This post summarizes criminal decisions released by the Supreme Court of North Carolina on Friday, September 24, 2021.
This post summarizes opinions issued by the Court of Appeals of North Carolina on May 5, 2020.
After the legislature broadened the definition of “public vehicular area” in 2006 to include areas “used by the public for vehicular traffic at any time,” many wondered whether there was any place where one could drive a vehicle (other than a private driveway) that wasn’t considered a public vehicular area. There was even some doubt about those private driveways, since members of the public can drive into them and sometimes do so even without an invitation from the resident. Moreover, North Carolina’s appellate courts had broadly interpreted the term for years—even when it was more narrowly defined. But the court of appeals put the brakes on an overly expansive reading of public vehicular area last year, rejecting, in State v. Ricks, ___ N.C. App. ___, 764 S.E.2d 692 (2014), the State’s argument that all property used by the public for vehicular traffic is, in fact, a public vehicular area.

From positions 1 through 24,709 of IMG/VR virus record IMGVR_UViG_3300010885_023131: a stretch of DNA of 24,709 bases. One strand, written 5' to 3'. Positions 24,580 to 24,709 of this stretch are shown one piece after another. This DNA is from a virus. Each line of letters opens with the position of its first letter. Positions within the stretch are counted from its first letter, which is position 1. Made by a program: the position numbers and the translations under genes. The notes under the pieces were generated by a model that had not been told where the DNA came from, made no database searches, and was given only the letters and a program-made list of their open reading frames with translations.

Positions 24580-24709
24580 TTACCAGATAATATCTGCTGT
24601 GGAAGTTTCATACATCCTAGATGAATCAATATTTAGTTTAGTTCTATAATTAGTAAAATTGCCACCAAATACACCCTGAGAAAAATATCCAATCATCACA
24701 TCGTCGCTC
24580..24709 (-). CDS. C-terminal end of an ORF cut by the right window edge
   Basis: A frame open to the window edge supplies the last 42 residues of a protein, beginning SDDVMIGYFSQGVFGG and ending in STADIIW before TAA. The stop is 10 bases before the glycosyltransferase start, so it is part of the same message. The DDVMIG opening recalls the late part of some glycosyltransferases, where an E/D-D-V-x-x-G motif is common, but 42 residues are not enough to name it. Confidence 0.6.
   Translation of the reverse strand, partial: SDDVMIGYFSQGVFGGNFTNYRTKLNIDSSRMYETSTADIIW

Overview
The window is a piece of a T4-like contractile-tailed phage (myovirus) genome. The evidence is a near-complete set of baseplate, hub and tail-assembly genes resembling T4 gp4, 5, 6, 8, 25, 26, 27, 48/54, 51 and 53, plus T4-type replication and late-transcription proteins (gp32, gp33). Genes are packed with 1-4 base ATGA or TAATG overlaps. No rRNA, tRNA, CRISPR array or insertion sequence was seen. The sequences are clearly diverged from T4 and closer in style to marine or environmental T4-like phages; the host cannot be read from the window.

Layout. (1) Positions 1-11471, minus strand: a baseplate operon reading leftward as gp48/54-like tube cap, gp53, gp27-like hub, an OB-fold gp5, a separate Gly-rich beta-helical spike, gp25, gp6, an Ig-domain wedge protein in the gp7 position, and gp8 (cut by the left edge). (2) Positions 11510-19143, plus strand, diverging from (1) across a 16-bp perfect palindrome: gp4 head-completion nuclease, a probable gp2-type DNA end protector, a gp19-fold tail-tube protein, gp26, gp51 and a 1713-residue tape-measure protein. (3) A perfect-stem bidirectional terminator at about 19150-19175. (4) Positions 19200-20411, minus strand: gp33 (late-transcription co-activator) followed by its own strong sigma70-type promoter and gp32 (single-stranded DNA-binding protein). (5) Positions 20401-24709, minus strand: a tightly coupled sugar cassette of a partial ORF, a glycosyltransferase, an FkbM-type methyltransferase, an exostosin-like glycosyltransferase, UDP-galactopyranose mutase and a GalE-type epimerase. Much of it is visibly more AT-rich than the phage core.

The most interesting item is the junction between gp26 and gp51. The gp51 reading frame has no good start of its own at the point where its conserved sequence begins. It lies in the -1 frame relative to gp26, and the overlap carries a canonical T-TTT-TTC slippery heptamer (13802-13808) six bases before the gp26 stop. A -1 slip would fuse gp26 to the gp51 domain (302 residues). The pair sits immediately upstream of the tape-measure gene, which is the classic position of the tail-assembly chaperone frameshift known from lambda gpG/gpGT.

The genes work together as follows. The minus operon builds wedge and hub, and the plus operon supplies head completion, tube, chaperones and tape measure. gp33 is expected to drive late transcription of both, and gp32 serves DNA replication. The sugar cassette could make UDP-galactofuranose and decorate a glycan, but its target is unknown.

Whether there was probable cause to arrest the driver is a hotly litigated issue in cases involving impaired driving. Unfortunately, there aren’t all that many appellate opinions addressing the hard calls in this area. Instead, many resemble State v. Tappe, 139 N.C. App. 33, 38 (2000), which found probable cause based on “defendant’s vehicle crossing the center line, defendant’s glassy, watery eyes, and the strong odor of alcohol on defendant’s breath.” It is difficult to imagine a court ruling otherwise. A few years ago, the court of appeals decided a tougher issue in Steinkrause v. Tatum, 201 N.C. App. 289 (2009), aff’d, 364 N.C. 419 (2010) (per curiam), concluding that the “fact and severity” of the defendant’s one-car accident coupled with a law enforcement officer’s observation that she smelled of alcohol provided probable cause to believe she was driving while impaired. This past year, the court issued two significant published opinions on probable cause for impaired driving—State v. Overocker, __ N.C. App. __, 762 S.E.2d 921 (Sept. 16, 2014), and State v. Townsend, __ N.C. App. __, 762 S.E.2d 898 (Sept. 16, 2014),—as well as opinions in State v. Veal, __ N.C. App. __, 760 S.E.2d 43 (July 1, 2014), and State v. Wainwright, __ N.C. App. __, 770 S.E.2d 99 (2015), better defining the threshold for reasonable suspicion of DWI.